The Mitre Tavern at Bank Place is a two storey cement rendered brick structure on a bluestone base. The building probably dates back to pre-1850 but it was not established as the Mitre Tavern until 1867 when the first publican was Henry Thompson. In the 1870s the building is listed in rate books with between fourteen and sixteen rooms, which become eighteen rooms by 1895. This two-storey hotel has externally been altered a number of times, most significantly in the early twentieth century when it was given its faintly medieval appearance, including window shutters. Alterations also included English Queen Anne style additions into the structure, notably Marseille terra cotta tiles and the half-timbered gable ends. A brick building has been added to the western side of the Tavern. Internally there have also been many changes, often dictated by changes to the Licensing Act. For example, the Act in 1889 legislated that a separate entrance had to be provided for outside trade, as well as six rooms for public accommodation and a meal room. Substantial alterations took place in 1971 when most of the interior was removed and replaced.
How is it significant?
The Mitre Tavern is of historical and social significance to the State of Victoria.
Why is it significant?
The Mitre Tavern is historically significant as an early Melbourne hotel which has been popular amongst Melbourne's business and artistic community since the middle of the nineteenth century. In the early twentieth century it was the favourite meeting place of the T Square Club, an informal group of architects and artists. Many of the historical changes to the fabric and layout resulted from the changing demands of the Licensing Act. The building's form today is unique within the central business area of Melbourne, as an historical blend of styles, materials and fabric reflecting prevailing decorative tastes. The Mitre Tavern is socially significant as a continuing important landmark in the inner city area.
History of Place:
[An article (in the Argus?) on May 4th 1958 states that the Tavern was transported in sections from England in 1841. ]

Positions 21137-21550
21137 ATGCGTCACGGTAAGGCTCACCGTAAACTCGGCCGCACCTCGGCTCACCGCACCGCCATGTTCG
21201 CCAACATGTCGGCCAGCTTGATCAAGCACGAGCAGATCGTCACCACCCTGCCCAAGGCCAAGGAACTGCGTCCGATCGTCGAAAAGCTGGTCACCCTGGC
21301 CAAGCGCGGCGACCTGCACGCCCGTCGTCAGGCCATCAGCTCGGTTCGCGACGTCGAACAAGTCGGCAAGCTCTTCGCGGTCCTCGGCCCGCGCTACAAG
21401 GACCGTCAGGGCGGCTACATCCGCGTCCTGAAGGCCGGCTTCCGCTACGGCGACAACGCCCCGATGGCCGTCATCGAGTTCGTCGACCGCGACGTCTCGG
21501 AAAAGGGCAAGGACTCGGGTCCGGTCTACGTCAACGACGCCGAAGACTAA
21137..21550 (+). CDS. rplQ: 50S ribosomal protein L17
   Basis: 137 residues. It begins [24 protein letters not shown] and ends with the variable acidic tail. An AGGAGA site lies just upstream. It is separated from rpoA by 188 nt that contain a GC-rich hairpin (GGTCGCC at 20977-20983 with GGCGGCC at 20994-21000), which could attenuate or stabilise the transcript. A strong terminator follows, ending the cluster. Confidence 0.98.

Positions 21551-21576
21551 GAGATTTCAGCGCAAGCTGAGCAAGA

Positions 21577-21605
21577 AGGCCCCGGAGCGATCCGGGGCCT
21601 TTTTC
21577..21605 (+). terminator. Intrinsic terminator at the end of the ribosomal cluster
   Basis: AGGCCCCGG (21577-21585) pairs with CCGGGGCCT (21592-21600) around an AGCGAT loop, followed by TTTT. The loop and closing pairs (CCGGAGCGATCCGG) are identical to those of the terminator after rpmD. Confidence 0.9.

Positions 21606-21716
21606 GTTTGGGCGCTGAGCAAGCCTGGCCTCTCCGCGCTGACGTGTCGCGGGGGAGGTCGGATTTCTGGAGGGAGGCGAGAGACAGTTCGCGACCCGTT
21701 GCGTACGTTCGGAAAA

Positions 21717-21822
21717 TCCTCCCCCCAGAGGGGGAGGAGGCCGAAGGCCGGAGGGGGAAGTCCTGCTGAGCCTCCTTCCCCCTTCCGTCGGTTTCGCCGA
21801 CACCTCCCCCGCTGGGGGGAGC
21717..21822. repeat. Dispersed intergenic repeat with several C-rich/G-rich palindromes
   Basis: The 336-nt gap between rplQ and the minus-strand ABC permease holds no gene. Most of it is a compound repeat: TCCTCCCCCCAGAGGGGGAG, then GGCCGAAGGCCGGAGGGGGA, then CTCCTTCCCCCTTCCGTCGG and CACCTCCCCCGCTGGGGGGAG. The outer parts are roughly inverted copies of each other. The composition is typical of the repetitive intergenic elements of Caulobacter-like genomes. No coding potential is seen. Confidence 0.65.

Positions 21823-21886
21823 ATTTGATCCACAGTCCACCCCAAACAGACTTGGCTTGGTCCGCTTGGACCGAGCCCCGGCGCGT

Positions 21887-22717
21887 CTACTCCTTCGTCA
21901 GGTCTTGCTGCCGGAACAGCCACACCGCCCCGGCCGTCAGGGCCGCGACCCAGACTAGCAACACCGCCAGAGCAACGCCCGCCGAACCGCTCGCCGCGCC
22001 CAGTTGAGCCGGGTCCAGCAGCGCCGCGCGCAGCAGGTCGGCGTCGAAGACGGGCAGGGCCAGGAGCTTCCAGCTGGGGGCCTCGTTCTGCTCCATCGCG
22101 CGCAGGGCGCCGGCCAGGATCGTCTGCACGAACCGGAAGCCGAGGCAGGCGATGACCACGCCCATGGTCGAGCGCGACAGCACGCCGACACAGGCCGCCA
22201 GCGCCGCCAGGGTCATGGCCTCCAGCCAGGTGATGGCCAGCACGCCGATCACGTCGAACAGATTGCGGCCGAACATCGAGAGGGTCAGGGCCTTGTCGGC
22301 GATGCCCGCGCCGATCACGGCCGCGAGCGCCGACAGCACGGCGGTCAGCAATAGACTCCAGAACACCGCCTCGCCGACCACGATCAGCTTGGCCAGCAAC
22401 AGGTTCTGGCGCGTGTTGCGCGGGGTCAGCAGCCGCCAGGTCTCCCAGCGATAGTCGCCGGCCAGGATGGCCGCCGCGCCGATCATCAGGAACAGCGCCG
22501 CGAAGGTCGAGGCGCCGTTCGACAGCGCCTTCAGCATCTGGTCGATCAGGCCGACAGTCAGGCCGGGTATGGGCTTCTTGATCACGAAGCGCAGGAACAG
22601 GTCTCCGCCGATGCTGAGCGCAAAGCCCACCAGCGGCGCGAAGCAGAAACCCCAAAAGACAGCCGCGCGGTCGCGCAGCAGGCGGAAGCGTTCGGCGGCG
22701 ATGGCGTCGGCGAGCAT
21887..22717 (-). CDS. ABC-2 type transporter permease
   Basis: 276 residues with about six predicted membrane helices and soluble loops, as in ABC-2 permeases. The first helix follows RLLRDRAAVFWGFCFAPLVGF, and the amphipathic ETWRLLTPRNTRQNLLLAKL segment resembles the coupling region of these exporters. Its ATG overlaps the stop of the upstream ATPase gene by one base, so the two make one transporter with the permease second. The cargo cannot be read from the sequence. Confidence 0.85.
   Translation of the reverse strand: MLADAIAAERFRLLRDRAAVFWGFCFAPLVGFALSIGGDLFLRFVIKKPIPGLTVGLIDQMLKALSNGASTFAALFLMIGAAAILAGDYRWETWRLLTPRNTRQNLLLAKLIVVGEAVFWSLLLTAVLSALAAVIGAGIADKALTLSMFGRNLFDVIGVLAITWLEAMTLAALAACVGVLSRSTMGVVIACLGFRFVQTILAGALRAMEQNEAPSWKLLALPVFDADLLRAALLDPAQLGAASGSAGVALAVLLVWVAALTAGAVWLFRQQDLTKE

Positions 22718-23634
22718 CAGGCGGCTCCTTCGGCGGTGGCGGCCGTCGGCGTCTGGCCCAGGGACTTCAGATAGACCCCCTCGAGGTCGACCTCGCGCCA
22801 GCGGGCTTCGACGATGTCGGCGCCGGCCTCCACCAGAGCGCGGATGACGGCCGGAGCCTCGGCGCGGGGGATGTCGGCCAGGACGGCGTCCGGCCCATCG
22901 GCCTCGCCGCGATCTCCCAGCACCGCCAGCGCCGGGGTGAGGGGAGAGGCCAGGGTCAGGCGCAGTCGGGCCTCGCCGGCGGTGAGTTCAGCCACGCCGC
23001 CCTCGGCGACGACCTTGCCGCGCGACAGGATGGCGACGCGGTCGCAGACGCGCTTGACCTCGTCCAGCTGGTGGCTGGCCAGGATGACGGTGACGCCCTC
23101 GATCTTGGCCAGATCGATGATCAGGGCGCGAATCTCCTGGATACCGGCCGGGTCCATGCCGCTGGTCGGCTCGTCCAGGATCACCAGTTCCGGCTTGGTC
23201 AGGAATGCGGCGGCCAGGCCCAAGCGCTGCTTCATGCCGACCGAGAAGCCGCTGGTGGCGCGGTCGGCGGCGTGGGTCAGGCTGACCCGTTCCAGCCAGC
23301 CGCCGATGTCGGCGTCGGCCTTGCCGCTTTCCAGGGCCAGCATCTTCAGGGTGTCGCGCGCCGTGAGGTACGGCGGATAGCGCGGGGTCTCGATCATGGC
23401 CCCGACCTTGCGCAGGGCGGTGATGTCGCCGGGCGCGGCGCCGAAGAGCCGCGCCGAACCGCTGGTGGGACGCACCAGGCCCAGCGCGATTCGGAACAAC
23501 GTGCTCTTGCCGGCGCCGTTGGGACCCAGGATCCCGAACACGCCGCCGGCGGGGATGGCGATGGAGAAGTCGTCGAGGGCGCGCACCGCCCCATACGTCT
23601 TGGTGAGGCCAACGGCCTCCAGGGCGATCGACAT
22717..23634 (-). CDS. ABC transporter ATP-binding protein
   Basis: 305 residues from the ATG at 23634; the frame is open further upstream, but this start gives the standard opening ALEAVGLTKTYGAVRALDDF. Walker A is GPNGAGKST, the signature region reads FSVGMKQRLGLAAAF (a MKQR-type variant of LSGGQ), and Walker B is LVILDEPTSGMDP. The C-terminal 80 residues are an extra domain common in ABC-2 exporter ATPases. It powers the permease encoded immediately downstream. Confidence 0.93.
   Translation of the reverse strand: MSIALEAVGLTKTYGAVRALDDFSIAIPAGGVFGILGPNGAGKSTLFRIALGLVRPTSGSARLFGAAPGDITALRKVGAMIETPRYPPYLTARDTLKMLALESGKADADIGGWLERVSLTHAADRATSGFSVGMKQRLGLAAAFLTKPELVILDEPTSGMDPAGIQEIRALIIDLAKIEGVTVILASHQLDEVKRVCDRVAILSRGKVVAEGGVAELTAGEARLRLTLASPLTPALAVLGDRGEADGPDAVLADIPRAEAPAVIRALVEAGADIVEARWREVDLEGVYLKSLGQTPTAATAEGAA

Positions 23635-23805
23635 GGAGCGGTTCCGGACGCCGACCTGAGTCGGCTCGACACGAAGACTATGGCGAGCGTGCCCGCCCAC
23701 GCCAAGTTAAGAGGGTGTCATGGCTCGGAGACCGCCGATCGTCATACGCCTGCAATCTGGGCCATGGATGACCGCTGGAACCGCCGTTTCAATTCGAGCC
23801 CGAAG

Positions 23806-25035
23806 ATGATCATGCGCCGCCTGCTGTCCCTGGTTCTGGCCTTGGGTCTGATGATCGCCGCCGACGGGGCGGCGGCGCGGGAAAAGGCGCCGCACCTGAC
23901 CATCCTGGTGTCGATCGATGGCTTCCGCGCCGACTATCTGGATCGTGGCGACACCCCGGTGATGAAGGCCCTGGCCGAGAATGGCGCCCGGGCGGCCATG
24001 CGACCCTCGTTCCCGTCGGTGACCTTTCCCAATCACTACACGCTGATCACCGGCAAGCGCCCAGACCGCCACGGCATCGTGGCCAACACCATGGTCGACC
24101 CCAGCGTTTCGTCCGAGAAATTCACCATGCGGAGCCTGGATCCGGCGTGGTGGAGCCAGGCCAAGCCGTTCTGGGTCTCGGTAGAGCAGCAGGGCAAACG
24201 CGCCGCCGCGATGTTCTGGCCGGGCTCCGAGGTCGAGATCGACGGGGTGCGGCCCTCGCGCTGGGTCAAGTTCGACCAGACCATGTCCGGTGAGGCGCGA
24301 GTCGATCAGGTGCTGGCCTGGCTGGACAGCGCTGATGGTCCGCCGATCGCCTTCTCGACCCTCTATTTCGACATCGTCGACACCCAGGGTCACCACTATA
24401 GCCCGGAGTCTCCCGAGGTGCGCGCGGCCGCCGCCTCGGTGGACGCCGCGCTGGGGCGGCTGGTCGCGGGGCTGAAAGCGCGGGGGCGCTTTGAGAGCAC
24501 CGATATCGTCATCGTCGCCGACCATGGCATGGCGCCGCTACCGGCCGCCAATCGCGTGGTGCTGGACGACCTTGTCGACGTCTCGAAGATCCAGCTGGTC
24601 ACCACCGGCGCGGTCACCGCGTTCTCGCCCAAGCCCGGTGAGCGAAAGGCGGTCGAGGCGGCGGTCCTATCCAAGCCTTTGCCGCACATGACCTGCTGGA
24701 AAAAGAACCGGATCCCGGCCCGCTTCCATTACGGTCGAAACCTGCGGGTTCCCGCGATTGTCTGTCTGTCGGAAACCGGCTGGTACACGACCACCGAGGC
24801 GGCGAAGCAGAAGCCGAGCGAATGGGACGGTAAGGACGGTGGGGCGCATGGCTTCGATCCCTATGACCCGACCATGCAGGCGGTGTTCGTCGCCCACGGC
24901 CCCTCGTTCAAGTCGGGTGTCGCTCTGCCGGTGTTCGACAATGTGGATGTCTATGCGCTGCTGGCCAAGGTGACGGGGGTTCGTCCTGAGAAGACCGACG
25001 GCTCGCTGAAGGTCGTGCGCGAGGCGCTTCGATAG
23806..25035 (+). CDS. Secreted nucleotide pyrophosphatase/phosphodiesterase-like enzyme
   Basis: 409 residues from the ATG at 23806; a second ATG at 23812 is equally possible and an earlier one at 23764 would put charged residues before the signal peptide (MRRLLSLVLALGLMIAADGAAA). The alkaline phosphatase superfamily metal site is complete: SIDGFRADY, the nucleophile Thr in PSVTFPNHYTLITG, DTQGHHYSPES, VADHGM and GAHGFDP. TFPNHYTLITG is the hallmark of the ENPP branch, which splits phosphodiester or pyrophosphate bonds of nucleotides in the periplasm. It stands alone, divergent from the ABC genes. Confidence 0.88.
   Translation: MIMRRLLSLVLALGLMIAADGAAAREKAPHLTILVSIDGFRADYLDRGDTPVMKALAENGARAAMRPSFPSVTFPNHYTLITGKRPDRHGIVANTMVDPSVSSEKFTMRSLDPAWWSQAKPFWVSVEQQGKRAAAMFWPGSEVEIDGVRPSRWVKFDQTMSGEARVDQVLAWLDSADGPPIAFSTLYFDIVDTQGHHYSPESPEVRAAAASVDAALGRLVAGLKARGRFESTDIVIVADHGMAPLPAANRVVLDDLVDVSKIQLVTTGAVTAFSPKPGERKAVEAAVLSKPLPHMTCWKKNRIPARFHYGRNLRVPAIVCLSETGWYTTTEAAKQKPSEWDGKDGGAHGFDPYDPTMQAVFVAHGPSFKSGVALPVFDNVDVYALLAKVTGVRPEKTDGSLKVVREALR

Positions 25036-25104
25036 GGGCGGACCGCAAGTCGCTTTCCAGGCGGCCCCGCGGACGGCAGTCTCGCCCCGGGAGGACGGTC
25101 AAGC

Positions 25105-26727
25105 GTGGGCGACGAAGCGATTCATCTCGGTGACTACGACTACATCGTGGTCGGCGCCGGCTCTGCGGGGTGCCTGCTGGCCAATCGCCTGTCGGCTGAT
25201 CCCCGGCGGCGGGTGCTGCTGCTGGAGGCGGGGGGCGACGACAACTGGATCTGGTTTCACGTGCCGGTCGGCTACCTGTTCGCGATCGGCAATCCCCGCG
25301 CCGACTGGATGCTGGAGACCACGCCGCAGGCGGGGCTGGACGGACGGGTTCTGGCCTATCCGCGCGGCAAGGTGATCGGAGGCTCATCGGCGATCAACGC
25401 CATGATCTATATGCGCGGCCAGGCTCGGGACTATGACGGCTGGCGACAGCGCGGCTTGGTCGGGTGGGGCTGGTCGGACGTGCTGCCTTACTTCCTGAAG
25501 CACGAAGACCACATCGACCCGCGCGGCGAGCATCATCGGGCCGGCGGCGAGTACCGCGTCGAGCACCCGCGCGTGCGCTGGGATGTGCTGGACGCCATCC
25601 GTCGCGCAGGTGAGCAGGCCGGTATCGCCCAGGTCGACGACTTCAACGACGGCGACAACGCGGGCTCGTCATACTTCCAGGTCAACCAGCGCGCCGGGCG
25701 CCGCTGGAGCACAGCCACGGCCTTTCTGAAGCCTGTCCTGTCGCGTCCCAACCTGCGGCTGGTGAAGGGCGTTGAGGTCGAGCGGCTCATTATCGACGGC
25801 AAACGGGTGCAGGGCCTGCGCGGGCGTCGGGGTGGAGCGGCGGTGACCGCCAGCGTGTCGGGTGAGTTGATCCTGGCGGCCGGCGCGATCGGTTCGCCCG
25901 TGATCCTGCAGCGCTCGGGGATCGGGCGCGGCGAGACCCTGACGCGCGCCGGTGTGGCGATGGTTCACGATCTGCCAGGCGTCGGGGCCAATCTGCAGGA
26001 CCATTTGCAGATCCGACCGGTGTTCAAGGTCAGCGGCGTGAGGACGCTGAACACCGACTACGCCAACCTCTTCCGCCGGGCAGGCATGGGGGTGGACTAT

Liquor licensing laws have made fundamental impacts on the evolution of pubs. Constant changes to the laws have dictated frequent physical alterations to the fabric of pubs to accommodate new or changing requirements of the law. The first liquor licences were issued by Lonsdale in 1836 based on the New South Wales Act of that year. Public houses had to close by 9pm and all day on Sundays. Pubs had to provide at least two sitting rooms and two public sleeping rooms. In June 1839 there were 81 licensed houses in Port Phillip. In 1854 there was a review of the law to cope with the influx of migrants during the gold rush. (what exactly?)
The major change was the 1885 Licensing Act. Licensing Benches were replaced by separate licensing courts for each licensing district presided over by police magistrates, except in Melbourne, Geelong and Sandhurst which were presided by the County Court judge. The Act also provided for a separate entrance for outside trade, six rooms for public accommodation, a meal room, public urinal, stabling for three horses and a bath and toilet for every ten lodgers. All bedrooms had to be constructed of stone, brick or plaster. The intention of the Act was to make it difficult for pubs with doubtful reputations to stay open.
Established as the Mitre Tavern in 1867, the original building may pre-date 1850 although it has been altered and extended over time. It is significant as an early Melbourne hotel favoured by the business and artistic communities.